Money and Banking Term Paper
A financial crises is when a number of factors lead to a group of important financial assets such as stocks, bonds, or even currency lose their value in a short and usually unexpected time. These crises are usually precipitated by mistakes and people overlooking very key economic indicators. When a financial crises hits our nation or really any nation there are feelings of uncertainty and stress among investors and citizens alike because the uncertainty that can come with a crises affects everyone, rich and poor.
The most recent financial crisis in the United States was the 2008 bursting of the home loan/mortgage bubble. There were many different factors that led to this perfect storm of financial problems but at the heart of the entire crisis were the changes that took place in our banking system, and more specifically, changes that were made to the process and eventual determination of who could receive home loans. Prior to the year 2000, only people with excellent credit ratings and payment histories could receive home loans. The changes in the process for determining who’s loan requests would be approved began with the realization by people in the banking industry that they could use technology and computers to mine data about potential borrowers that was supposed to give deeper insight as to their ability to repay loans, this data went further than the tried and true method of using credit scores. Bankers began using a numeric scale called the FICO scale to determine who would receive loans. Instead of these scores being based upon strong indicators like credit rating and payment history, these scores were directly tied to the data that was mined and processed through algorithms that were supposed to find solid loan applicants inside groups of people that previously would have been denied. Data mining combined with the new practice of combining smaller loans like these mortgage loans together and turning them into standard debt securities that were more easily handled by the banks. All of this led to a greater number of banks giving loans without doing the proper homework.
To make things worse, an influx of liquidity in our nation due to loans from countries like China and India helped the housing market take off; raising the prices of homes to new levels and making the people who took these loans feel even brasher about borrowing money that they did not have. With this new system in place, borrowers began to realize that they had very little at stake in taking these loans, most figured that the housing market would continue to rise or at least stay at the high place that it was, and others realized that they could walk away from their loans and homes if the market dropped and their houses values became lower than the loans that were taken to buy them.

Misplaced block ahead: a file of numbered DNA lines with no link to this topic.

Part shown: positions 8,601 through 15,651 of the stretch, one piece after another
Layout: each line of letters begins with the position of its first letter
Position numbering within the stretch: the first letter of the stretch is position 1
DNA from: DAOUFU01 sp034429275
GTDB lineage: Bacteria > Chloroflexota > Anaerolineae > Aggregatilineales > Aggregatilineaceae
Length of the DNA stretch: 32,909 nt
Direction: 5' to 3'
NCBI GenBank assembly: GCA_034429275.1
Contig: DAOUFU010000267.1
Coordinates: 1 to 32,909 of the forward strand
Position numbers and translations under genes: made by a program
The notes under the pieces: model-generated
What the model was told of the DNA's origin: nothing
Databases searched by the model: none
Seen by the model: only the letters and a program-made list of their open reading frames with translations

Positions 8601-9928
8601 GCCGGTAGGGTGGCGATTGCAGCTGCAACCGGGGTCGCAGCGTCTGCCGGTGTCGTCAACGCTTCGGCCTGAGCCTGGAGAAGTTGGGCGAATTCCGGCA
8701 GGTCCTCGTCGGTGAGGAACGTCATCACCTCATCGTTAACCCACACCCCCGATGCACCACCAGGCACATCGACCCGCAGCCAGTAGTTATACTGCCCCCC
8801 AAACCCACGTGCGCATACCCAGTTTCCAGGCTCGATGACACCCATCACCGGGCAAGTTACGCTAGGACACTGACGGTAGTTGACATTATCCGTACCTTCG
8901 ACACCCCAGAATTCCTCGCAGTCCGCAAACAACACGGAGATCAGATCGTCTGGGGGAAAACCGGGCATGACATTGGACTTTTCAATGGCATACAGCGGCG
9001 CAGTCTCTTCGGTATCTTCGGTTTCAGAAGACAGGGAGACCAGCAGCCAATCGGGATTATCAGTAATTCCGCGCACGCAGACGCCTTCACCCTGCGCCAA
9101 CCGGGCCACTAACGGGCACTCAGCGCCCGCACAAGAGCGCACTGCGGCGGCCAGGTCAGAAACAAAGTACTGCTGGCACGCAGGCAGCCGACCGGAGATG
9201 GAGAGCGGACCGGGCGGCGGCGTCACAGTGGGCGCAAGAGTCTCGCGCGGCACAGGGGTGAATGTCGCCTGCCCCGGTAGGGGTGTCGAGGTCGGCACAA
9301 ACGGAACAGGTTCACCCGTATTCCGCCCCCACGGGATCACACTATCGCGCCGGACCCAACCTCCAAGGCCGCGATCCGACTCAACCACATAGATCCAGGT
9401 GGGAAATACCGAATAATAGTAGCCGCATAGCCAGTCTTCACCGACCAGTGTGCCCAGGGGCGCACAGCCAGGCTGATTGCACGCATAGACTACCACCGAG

Hedge funds or Brokerage Houses were also to blame; they began using repurchase agreements that were backed by the debt securities that were made up almost entirely of risky loans. Leading up to 2008 the inflated level of the housing market began soaring back to earth. Borrowers were forced to give up their homes and even more troublesome, these hedge funds were now forced to sell off these packages of loans for next to nothing. At the peak of the crisis the United States began to see things that it hadn’t seen since the great depression: some of the most highly respected and tenured (some up to 100 years) realized that they were broke. Bear Sterns, one of the most historically respected investment houses was forced to sell itself, Lehman Brothers filed for bankruptcy and many others were in the same position. This now meant that not only the housing market was in trouble but our entire economy was in jeopardy because of the stabilizing role that these large companies used to play disappeared. The Fed handled this crisis with magnificent fashion. The Fed Chair Ben Bernanke realized that the